Torture, Islam and American Citizenship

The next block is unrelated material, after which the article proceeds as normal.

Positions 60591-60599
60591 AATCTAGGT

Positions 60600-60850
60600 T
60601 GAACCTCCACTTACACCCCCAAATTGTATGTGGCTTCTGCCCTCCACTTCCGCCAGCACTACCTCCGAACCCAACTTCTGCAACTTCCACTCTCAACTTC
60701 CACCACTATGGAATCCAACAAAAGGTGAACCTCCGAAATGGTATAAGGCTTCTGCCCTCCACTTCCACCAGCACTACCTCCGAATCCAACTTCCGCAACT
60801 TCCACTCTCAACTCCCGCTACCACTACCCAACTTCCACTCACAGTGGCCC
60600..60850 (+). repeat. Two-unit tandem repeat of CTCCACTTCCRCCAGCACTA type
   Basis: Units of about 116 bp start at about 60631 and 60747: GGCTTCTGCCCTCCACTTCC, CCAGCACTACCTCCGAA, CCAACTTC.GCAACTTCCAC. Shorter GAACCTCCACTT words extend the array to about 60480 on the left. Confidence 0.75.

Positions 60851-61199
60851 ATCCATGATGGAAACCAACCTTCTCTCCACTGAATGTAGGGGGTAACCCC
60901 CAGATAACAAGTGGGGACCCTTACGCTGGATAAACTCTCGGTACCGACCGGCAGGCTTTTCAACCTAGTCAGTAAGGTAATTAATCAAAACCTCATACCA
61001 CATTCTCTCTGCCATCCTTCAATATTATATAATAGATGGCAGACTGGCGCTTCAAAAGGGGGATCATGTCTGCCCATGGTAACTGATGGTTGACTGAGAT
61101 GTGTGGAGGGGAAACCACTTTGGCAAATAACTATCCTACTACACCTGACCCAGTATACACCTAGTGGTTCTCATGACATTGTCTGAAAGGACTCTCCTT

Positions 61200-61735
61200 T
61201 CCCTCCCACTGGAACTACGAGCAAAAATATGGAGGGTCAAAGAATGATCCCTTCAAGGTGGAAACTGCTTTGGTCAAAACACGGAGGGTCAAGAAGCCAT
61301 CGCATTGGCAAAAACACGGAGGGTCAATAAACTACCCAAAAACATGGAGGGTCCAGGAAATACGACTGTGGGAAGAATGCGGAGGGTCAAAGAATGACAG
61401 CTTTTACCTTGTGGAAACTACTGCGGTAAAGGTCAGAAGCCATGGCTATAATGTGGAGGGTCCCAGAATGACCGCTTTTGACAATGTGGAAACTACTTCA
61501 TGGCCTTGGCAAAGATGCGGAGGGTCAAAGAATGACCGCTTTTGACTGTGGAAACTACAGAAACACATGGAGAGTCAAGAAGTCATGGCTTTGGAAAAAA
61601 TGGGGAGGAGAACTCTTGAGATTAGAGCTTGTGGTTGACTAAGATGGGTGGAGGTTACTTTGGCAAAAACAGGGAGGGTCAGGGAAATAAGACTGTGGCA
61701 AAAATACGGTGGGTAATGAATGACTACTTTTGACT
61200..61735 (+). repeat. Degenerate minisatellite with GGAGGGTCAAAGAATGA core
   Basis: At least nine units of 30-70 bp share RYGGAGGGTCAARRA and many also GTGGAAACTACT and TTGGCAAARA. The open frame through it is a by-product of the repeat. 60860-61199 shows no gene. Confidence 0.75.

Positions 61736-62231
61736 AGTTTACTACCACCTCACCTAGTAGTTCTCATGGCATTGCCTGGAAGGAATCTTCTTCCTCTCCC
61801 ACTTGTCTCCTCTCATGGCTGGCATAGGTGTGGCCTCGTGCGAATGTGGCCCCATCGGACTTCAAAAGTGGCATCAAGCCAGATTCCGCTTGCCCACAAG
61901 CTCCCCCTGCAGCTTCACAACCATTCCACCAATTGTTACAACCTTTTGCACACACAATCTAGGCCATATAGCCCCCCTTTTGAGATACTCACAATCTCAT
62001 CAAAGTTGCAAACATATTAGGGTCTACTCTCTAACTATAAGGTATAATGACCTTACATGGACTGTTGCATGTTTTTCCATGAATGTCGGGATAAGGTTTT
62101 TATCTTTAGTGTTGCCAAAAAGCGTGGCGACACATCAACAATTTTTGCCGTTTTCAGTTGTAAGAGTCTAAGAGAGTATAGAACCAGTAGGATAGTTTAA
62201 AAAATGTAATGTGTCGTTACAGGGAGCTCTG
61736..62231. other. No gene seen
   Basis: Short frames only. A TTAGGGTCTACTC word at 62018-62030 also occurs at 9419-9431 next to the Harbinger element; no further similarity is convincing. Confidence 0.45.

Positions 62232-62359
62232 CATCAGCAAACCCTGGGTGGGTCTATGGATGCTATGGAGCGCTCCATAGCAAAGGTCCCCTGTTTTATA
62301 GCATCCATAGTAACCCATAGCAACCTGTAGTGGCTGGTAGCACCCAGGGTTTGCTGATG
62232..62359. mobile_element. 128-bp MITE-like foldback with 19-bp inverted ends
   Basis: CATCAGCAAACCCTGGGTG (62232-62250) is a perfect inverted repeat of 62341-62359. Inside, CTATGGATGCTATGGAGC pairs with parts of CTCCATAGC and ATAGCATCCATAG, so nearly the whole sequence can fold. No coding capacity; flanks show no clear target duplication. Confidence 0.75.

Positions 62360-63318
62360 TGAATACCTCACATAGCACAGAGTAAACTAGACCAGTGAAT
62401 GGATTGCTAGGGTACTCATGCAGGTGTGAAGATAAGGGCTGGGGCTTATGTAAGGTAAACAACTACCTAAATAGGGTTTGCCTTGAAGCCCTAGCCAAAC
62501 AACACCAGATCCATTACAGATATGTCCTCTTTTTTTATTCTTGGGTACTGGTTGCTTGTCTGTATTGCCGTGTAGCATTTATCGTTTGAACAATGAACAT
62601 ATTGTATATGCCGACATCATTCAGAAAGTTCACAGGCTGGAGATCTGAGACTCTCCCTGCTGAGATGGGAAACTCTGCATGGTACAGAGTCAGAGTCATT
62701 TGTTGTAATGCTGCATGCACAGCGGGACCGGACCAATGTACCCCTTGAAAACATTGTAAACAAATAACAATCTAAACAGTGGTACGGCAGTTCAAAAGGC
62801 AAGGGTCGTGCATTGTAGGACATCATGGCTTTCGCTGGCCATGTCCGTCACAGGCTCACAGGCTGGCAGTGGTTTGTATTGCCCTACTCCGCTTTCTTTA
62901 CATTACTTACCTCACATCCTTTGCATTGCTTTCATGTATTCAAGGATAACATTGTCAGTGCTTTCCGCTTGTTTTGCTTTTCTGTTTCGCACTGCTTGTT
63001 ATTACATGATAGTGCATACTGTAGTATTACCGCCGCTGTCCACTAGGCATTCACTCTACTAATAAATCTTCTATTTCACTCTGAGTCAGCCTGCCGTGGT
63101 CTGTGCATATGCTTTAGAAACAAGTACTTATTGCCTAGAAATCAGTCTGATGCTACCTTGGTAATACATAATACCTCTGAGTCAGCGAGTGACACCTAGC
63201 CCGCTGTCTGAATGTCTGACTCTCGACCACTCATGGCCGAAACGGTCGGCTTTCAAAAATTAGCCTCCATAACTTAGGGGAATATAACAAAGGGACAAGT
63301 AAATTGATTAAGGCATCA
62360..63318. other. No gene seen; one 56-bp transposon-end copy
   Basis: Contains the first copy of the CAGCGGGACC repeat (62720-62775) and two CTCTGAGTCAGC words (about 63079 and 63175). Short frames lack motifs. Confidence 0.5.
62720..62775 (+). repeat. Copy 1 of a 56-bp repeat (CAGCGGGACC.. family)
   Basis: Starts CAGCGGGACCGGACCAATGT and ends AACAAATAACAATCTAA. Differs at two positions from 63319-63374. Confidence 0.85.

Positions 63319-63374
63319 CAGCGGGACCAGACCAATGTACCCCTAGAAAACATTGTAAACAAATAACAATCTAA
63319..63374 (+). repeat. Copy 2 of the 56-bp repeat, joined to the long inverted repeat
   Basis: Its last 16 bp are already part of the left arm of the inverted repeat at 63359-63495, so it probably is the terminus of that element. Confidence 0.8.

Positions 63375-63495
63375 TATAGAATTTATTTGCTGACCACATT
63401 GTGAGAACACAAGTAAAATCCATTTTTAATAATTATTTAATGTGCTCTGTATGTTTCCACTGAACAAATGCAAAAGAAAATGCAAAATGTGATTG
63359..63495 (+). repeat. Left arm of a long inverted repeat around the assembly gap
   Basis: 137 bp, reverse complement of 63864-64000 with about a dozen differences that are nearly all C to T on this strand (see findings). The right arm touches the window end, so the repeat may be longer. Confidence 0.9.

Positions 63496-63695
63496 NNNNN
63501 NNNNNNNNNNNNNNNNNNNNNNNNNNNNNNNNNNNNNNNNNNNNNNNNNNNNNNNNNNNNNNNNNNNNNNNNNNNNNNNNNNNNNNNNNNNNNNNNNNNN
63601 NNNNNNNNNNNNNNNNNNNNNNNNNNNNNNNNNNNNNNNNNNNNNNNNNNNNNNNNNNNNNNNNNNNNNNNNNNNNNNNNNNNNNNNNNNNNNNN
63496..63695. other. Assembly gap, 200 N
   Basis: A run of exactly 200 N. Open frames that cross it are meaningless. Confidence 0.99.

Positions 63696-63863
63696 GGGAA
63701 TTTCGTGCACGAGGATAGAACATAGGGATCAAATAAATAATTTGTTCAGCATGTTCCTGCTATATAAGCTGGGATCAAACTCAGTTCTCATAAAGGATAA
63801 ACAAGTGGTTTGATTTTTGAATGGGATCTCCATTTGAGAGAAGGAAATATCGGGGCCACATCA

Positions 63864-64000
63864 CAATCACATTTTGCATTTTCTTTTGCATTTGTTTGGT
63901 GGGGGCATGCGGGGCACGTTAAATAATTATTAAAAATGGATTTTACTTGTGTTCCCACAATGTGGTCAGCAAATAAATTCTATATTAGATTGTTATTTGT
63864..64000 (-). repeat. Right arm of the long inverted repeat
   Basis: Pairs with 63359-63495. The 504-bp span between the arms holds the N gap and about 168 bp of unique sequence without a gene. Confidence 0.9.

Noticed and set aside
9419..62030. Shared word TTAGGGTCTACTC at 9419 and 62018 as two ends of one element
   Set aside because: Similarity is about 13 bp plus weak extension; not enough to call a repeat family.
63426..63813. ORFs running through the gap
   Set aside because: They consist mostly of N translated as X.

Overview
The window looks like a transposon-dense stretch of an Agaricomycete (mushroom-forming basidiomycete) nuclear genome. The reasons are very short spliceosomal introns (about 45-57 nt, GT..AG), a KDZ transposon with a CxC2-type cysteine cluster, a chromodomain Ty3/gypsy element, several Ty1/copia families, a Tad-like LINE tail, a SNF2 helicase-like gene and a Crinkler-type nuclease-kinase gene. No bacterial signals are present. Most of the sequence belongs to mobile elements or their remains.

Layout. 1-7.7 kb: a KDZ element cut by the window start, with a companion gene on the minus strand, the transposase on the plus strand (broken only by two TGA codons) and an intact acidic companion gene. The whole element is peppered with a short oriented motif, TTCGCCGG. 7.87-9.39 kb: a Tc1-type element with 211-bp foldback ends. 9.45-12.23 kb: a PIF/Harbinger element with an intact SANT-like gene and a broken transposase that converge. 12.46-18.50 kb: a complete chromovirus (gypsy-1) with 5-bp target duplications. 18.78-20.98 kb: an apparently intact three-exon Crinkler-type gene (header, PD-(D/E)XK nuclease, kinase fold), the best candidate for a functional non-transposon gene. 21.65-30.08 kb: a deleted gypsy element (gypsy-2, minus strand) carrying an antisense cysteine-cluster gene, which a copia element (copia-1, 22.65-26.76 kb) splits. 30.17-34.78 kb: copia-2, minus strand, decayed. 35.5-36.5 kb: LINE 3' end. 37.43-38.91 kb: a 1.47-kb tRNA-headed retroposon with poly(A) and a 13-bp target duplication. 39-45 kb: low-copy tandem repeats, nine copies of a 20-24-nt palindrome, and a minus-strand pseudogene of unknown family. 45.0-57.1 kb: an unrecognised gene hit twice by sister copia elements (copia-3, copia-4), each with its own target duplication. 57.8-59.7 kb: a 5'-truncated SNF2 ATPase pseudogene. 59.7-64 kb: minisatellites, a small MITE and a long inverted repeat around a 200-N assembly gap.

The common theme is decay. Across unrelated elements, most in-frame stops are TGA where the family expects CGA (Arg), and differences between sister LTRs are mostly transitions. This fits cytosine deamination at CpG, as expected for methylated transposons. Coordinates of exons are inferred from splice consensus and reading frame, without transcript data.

Given my criticisms of US policy in the Middle East, the “War on Terror,” and its “lawfare” against US Muslims, one might reasonably question why I should remain a US citizen at all? Indeed, I have sometimes asked myself “At what point would the limit be crossed?” I guess the plain reason why I have never seriously contemplated renouncing US citizenship, and doubt that I ever would, is my deep conviction that substantial groups within US society share my deep opposition to these policies as well, and that the future belongs to us, not to those status quo forces that perpetuate atrocities in the name of the American people. This otherwise disturbing article in Slate, which details the extent of the torture and international law-breaking practiced by the United States during the Bush Administration, crimes which the Obama administration foolishly chose to inter rather than investigate as the crimes that they were, strangely confirms my long-term view of the United States. I hope my fellow American Muslim citizens, particularly the post-9/11 generation, understand that they have allies in the US; they should not think that all Americans are anti-Muslim paranoids; and that it is possible to work together with those Americans to bring a halt to these abuses, and the further entrenchment of the “creeping” surveillance and torture state.